Archaeologists Discover Ancient Curse Tablets in Athens Well

Part of a curse tablet against Pytheas, ordered by his opponent in an Athenian court. Photo credit: Dr. Jutta Stroszeck – German Archaeological Institute

A major, and a bit spine-tingling, archaeological discovery was made recently in Athens‘ downtown neighborhood of Kerameikos (Ceramicus) by archaeologists from the German Archaeological Institute of Athens.

A total of thirty well-preserved curse tablets dating back to the Classical period (2,500 years ago) were found in an ancient well which was originally discovered back in 2016, when other everyday objects — but not the tablets — were found.

The ancient tablets have curses engraved on them which Athenian citizens would pay to have made against other people, a practice which was relatively common in ancient Greece.

The rocky, muddy opening to the ancient well in Kerameikos, Athens. Photo credit: Dr. Jutta Stroszeck – German Archaeological Institute

The German Archaeological Institute, which has been conducting continuous research in the broader Kerameikos area since the early 1900s, has discovered more than 6,500 burial sites there, making Kerameikos indisputably the main burial site of ancient Athens.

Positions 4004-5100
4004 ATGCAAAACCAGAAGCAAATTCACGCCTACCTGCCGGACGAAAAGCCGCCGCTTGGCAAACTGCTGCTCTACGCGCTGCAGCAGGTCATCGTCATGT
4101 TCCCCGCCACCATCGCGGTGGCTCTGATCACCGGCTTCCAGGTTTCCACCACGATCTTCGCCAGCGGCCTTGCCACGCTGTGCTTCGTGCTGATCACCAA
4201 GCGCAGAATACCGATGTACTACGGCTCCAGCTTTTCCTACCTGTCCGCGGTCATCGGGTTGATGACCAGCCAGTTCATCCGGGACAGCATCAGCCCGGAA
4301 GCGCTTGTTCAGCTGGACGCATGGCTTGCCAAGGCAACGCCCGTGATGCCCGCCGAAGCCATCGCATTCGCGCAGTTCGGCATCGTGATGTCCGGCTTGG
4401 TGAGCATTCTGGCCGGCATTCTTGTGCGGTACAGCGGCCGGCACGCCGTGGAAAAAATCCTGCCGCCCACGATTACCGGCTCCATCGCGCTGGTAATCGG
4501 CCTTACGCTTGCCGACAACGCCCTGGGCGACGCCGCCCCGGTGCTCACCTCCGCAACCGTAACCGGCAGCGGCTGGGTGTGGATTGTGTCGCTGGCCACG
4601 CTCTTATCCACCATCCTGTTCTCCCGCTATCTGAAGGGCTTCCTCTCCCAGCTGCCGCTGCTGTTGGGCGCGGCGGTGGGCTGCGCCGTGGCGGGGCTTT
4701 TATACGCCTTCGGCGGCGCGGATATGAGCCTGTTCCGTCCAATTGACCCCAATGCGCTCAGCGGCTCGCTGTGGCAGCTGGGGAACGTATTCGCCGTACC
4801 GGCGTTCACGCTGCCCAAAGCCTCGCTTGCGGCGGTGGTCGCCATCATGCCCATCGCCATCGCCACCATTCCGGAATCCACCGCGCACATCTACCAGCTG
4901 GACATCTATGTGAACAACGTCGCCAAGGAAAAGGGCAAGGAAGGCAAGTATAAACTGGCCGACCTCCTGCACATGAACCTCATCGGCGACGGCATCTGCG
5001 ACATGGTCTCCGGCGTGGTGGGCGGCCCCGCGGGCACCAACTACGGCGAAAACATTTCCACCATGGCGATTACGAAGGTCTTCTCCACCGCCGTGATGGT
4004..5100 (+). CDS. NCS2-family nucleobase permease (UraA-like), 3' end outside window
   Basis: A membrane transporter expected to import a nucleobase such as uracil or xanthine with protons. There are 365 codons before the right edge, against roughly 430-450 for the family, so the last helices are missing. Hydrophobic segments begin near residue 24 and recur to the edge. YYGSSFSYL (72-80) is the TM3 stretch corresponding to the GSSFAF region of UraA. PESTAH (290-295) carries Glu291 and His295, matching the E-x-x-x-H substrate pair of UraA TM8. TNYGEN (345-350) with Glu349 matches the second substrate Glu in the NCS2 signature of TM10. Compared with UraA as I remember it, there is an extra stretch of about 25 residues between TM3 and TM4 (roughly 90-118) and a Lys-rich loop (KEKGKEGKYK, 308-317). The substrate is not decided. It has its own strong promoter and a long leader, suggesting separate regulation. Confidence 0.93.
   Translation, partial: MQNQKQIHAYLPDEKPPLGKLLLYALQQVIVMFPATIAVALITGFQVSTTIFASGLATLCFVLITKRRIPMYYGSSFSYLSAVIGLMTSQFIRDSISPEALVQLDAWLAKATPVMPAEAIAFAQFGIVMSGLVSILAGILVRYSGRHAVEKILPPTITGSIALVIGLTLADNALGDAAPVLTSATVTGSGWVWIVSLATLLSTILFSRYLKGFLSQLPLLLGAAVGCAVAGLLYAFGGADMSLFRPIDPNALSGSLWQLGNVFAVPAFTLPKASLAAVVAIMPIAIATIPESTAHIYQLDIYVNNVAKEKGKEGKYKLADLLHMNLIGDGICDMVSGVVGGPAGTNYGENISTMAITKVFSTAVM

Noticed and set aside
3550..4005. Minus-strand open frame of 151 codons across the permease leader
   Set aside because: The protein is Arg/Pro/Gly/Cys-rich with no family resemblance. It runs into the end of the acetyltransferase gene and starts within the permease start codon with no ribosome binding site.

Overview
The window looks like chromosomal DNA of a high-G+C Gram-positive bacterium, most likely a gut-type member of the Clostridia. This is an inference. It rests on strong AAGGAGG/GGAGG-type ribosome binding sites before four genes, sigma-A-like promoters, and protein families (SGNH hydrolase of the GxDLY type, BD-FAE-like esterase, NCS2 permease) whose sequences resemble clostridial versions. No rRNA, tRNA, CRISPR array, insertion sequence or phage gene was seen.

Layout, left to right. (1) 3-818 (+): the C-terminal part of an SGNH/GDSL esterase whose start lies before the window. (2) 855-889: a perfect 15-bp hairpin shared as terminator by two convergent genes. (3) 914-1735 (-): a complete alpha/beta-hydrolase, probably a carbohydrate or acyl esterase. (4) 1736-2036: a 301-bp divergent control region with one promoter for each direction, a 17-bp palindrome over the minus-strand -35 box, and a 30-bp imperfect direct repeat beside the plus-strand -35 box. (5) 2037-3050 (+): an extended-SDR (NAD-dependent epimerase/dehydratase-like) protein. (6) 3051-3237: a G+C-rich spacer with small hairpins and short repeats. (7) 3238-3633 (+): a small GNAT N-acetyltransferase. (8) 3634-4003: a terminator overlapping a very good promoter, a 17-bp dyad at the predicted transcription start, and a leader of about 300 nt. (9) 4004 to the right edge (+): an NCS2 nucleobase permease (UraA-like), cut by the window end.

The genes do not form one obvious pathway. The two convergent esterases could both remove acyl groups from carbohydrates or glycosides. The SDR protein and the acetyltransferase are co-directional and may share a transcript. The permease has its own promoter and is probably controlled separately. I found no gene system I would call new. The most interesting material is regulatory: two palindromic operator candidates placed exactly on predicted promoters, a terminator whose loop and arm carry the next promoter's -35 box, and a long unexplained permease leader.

The curse tablets were found accidentally in 2020, while archaeologists were investigating the supply of water to a 1st century BC bathhouse which was close to the well.

Ancient Greeks were known to use the method of engraving curse tablets and attaching them to wells or tombs in order to curse someone with whom they had serious differences.

They would place the tablets near tombs because they believed that the souls of the dead would carry these curses to the gods of the underworld.

Love and Hate: This curse stone was made against a newlywed woman named Glykera. The curse, which focuses on her vagina, was made by someone who envied the woman’s marriage. Photo credit: Dr. Jutta Stroszeck – German Archaeological Institute

Sorcery was not an accepted practice in Athens, so this was seen as an alternative for all those who believed in the power of evil, in which they would invoke the gods of the underworld who, in their turn, would make the curse a reality.

Normally, people would curse someone they hated for personal reasons, or perhaps someone who they were fighting in court.

Athletes also tended to engage in this unique practice, apparently in an attempt to bring bad luck upon their opponents.

Even ordinary merchants were known to curse the owners of rival businesses, in an effort to bring good luck to their stores and bad luck to those of the others.

According to archaeologists, Ancient Greek curse tablets never mentioned the name of the one who was placing the curse, but only the name of the man or the woman to whom the curse was directed.

Lead objects found at the bottom of the Kerameikos well, dating back to the 5th century BC. Photo credit: Dr. Jutta Stroszeck – German Archaeological Institute